Where there is an underlying illness which may cloud the water it will need to be proven that the injury actually arose because of negligence or violence and not as a consequence of any previous condition. This particular aspect is perhaps less relevant for a straightforward broken jaw or dental damage as a result of an obvious accident or violence. However, the merits of any claim for an injury to the jaw will need to be backed up by supporting evidence.
Jaw Injury Compensation Levels
The rigid structure of the personal injury claims sector is relevant to all actions and any jaw injury compensation would be considered in light of two different types of damages. The first type of damages is referred to as “general damages” and while each case will be considered on its own merits the Judicial College issues regular guidelines with regards to recommended minimum/ maximum compensation awards.
For example, where negligence has been proven in relation to a fractured jaw injury that has left permanent consequences the range of compensation awarded tends to be in the region of £23,000 up to £34,000. The greater the impact on the claimant’s long-term lifestyle the larger the compensation award. Issues such as joint arthritis, limited mouth movement and difficulty eating are just three of the more common issues taken into account.
The second type of damages is referred to as “special damages” and is traditionally more straightforward to calculate. This includes actual and expected future medical bills, loss of earnings and any other additional expenses/ losses incurred as consequence of the injury to the jaw. It is fairly easy to prove the case for “special damages” and in theory this area is not as flexible as that of “general damages”.
Criminal Injuries Compensation Authority
Unfortunately in many cases of criminal violence the assailant will often go to ground and may never be identified let alone brought to trial. The Criminal Injuries Compensation Authority (CICA) is an agency started by the UK government to compensate the victims in violent crimes. The burden of proof for a claim to the CICA is less than that expected in a court room and victims may make a compensation claim even if the assailant is not convicted, prosecuted or even identified. Where you are an innocent victim of violent crime it is worth discussing the CICA with your appointed personal injury solicitor.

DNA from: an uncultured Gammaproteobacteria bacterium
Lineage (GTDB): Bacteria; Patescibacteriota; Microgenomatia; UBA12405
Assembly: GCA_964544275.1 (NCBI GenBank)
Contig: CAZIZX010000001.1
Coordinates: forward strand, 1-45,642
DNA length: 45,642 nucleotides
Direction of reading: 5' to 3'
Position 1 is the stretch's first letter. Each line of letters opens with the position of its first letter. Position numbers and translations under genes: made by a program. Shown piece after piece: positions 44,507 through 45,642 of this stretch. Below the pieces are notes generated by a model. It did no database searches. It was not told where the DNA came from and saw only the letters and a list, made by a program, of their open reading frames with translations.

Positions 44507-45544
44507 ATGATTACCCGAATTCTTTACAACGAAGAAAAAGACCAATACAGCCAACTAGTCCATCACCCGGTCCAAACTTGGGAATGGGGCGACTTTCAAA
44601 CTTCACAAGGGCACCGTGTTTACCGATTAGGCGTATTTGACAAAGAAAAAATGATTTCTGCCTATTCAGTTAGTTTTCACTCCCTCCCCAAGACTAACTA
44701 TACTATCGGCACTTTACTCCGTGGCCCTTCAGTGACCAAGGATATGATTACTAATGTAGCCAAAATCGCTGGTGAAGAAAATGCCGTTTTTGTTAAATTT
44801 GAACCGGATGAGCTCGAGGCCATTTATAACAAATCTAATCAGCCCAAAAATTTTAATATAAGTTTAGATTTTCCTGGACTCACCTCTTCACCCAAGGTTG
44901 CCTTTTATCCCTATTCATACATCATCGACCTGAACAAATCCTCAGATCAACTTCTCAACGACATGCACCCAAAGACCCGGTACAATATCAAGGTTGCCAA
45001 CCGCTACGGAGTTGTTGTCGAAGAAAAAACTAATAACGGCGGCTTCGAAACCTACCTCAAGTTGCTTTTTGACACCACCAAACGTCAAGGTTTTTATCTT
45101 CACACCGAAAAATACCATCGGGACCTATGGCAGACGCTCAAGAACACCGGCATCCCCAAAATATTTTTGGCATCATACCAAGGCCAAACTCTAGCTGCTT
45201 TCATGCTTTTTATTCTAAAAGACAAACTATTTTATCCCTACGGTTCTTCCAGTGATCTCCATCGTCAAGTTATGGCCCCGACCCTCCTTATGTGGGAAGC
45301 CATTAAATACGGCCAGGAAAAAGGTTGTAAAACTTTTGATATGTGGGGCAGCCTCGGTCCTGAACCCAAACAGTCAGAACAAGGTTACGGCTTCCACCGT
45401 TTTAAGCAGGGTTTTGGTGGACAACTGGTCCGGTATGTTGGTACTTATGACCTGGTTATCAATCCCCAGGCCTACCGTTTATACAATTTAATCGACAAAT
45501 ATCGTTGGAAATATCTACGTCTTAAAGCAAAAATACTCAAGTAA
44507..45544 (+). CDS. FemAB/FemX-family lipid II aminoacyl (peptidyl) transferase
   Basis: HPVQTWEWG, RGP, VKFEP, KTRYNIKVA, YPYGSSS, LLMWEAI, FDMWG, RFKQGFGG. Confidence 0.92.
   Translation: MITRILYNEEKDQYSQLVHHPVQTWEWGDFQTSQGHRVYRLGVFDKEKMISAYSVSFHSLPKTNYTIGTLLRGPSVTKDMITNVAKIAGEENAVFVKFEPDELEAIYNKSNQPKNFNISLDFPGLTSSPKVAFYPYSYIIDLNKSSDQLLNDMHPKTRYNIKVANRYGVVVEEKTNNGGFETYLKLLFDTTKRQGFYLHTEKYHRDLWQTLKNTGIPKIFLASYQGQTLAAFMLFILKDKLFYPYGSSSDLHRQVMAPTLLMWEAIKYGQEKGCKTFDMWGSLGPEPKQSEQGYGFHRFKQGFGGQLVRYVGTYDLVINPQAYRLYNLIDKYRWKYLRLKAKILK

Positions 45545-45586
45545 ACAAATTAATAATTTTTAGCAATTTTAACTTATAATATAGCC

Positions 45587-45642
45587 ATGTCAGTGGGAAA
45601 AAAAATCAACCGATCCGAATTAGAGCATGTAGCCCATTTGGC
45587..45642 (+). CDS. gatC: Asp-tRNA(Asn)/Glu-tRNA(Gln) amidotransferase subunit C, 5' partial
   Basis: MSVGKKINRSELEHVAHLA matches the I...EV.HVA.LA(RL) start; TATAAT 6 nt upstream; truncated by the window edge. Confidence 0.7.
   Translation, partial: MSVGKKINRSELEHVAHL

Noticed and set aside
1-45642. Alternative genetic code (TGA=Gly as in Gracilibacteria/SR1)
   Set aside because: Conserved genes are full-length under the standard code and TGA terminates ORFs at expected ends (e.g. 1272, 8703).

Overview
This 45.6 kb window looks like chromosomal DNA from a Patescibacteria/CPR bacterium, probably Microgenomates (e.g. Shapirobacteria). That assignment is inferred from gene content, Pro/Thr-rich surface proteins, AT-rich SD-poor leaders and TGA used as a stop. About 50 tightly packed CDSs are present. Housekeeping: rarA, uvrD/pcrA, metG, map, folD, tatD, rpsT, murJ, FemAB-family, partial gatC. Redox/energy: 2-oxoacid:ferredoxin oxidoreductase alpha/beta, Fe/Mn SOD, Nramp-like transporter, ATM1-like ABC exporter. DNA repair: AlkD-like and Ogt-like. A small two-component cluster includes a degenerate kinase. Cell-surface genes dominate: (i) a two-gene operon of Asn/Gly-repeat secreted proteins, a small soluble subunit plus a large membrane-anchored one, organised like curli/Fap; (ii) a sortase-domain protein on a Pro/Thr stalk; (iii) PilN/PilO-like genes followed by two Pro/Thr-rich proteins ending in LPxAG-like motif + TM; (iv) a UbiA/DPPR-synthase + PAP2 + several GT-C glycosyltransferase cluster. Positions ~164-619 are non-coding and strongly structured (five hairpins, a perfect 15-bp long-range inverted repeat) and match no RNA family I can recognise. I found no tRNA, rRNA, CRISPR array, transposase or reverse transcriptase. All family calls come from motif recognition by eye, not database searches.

More information on criminal injury claims involving CICA can be found on this page.
Start A Jaw Injury Compensation Claim Today
If you believe that you may have a valid case for a jaw injury compensation claim the first port of call is to talk with a personal injury solicitor. We advise you do this as soon as you can as there is a 3 year time limit to make a jaw injury claim and leaving it too late might lessen the chances of a strong claim even being taken on. Also the fresher the incident is in your mind the more detail you’ll be able to provide the solicitor.
If you contact our solicitors they will review your situation free of charge and then advise you if they think you have a jaw injury compensation claim and explain the process going forward.